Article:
Fennel is a flowering plant with a bulb root that can be eaten. Its seeds are used in food and supplements. It has been used to ease the pain of menstrual cramps. Fennel can be taken as a pill, powder, or extract. It can also be used as a cream, gel, or oil.Dosages
30 milligrams every 4 to 6 hours
Editorial process and description of evidence categories can be found at EBSCO NAT Editorial Process.
It is likely safe to take fennel or use fennel oil on the skin for a short time. Not enough studies have been done to say whether it is safe to use for a long period or during pregnancy or breastfeeding.
Talk to your doctor about any supplements or therapy you would like to use. Some can interfere with treatment or make conditions worse. People who are allergic to mugwort, birch, or ragweed should talk to their doctor before taking fennel. It may cause a reaction.
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A2. Harb T, Matsuyama M, et al. Infant Colic-What works: A Systematic Review of Interventions for Breast-fed Infants. J Pediatr Gastroenterol Nutr. 2016 May;62(5):668-686.
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B1. Picon PD, Picon RV, et al. Randomized clinical trial of a phytotherapic compound containing Pimpinella anisum, Foeniculum vulgare, Sambucus nigra, and Cassia augustifolia for chronic constipation. BMC Complement Altern Med. 2010 Apr 30;10:17.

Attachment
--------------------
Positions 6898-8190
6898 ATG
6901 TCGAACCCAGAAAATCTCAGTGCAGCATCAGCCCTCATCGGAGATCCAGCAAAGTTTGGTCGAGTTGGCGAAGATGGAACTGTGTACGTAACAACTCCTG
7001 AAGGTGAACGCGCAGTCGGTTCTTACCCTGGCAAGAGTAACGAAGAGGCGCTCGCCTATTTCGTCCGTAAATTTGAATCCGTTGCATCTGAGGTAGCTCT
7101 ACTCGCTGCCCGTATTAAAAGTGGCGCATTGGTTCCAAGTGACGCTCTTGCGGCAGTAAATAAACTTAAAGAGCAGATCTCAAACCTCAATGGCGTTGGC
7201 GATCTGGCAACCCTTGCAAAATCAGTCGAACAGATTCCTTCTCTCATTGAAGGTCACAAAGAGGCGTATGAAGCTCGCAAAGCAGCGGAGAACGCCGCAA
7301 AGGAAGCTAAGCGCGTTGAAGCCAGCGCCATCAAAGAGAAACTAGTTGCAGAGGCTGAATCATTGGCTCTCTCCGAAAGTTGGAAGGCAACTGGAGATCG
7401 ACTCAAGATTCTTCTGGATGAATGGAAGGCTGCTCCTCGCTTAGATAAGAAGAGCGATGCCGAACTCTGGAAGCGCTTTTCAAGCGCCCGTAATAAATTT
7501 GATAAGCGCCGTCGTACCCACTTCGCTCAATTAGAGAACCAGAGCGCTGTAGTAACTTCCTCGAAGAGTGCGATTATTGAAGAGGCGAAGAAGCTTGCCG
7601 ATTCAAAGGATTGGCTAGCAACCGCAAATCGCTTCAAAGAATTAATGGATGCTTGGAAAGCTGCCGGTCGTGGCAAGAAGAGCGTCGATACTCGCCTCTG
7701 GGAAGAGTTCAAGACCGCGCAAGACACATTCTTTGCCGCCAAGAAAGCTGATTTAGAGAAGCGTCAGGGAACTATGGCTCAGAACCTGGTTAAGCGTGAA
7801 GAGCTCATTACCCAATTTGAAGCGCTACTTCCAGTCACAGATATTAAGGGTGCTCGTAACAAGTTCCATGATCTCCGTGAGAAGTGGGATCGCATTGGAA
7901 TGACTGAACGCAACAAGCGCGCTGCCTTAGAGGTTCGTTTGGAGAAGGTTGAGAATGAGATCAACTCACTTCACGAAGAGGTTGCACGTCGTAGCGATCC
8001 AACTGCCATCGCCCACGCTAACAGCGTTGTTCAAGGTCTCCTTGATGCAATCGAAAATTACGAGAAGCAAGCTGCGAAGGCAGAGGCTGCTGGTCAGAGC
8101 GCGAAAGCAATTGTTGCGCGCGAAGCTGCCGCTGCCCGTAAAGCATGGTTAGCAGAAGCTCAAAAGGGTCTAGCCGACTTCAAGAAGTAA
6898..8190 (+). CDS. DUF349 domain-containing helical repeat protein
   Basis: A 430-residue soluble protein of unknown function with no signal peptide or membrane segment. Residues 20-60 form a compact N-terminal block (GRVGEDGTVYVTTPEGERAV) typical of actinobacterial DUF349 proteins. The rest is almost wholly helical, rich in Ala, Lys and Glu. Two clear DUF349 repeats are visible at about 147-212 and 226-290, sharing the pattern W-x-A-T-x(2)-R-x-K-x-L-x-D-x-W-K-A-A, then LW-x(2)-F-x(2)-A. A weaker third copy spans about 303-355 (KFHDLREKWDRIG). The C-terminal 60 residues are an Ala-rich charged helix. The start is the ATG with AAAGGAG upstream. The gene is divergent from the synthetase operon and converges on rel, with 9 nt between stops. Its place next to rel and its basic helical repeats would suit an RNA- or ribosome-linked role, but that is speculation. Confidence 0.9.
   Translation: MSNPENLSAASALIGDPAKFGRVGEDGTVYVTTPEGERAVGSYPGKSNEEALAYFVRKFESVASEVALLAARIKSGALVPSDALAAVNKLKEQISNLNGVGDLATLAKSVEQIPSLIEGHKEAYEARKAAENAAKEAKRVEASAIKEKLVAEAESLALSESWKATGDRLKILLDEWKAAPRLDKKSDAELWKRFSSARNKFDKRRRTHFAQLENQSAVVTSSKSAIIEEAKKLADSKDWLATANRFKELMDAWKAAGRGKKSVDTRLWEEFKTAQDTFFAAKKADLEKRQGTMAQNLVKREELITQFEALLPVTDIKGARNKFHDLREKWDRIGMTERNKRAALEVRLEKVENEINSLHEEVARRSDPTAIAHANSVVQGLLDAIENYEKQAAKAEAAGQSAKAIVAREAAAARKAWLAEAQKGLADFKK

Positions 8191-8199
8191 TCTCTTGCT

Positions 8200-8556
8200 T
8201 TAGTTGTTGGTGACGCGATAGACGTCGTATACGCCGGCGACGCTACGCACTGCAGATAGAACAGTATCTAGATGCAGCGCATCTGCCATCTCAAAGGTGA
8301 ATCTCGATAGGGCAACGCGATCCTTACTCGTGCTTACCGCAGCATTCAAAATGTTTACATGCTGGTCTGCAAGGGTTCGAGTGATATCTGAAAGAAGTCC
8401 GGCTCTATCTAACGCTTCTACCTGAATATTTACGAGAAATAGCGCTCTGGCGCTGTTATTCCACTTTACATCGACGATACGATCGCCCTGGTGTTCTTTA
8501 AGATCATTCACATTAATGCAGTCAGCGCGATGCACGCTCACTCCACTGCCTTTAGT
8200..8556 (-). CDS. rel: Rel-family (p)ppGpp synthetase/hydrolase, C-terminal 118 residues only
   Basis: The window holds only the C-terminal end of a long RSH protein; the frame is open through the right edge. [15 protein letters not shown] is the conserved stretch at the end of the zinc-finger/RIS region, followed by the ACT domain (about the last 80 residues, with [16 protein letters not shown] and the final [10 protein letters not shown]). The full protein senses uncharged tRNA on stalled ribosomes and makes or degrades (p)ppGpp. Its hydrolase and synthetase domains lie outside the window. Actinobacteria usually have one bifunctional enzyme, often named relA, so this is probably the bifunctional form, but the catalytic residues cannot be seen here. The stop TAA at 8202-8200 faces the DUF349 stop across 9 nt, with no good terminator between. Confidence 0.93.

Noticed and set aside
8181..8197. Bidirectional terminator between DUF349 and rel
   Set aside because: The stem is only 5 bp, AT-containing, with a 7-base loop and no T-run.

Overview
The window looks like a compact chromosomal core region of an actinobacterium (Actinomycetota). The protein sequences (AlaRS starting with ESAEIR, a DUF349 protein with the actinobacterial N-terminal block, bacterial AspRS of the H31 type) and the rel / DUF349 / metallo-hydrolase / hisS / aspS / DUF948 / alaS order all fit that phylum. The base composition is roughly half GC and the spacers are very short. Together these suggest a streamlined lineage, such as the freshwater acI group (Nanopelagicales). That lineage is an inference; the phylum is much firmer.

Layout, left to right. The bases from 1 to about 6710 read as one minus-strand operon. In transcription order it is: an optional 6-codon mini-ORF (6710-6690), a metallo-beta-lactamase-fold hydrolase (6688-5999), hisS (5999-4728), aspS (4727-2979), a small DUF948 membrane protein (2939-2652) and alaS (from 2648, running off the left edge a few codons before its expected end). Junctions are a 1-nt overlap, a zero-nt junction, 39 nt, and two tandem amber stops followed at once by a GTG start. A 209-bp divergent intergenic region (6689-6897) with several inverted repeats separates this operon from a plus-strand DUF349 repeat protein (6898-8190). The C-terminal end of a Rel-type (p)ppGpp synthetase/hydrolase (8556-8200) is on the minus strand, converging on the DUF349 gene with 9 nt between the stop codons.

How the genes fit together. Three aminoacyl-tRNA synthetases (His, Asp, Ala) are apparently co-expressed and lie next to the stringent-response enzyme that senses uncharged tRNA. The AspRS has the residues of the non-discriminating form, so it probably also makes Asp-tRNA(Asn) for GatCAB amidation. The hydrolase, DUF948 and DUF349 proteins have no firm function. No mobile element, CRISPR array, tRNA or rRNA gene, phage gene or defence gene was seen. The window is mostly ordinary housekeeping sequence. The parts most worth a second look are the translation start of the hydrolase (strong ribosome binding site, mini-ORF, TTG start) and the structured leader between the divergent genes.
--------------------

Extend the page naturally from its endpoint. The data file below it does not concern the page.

C. DPMA-Induced Amenorrhea
C1. Mohebbi-Kian E, Mohammad-Alizadeh-Charandabi S, et al. Efficacy of fennel and combined oral contraceptive on depot medroxyprogesterone acetate-induced amenorrhea: a randomized placebo-controlled trial. Contraception. 2014 Oct;90(4):440-446.
D1. Ghodsi Z, Asltoghiri M. The effect of fennel on pain quality, symptoms, and menstrual duration in primary dysmenorrhea. J Pediatr Adolesc Gynecol. 2014 Oct;27(5):283-286.
D2. Pattanittum P, Kuntanone N, et al. Dietary supplements for dysmenorrhea. Cochrane Database of Systematic Reviews. 2016:CD002124.
E. Irritable Bowel Syndrome
E1. Portincasa P, Bonfrate L, et al. Curcumin and Fennel Essential Oil Improve Symptoms and Quality of Life in Patients with Irritable Bowel Syndrome. J Gastrointestin Liver Dis. 2016;25(2):151-157.
F1. Rahimikian F, Rahimi R, et al. Effect of Foeniculum vulgare Mill. (fennel) on menopausal symptoms in postmenopausal women: a randomized, triple-blind, placebo-controlled trial. Menopause. 2017 Sep;24(9):1017-1021.
G. Vaginal Atrophy
G1. Yaralizadeh M, Abedi P, et al. Effect of Foeniculum vulgare (fennel) vaginal cream on vaginal atrophy in postmenopausal women: A double-blind randomized placebo-controlled trial. Maturitas. 2016 Feb;84:75-80.
Last reviewed July 2019 by EBSCO NAT Review Board
Eric Hurwitz, DC
Last Updated: 5/6/2020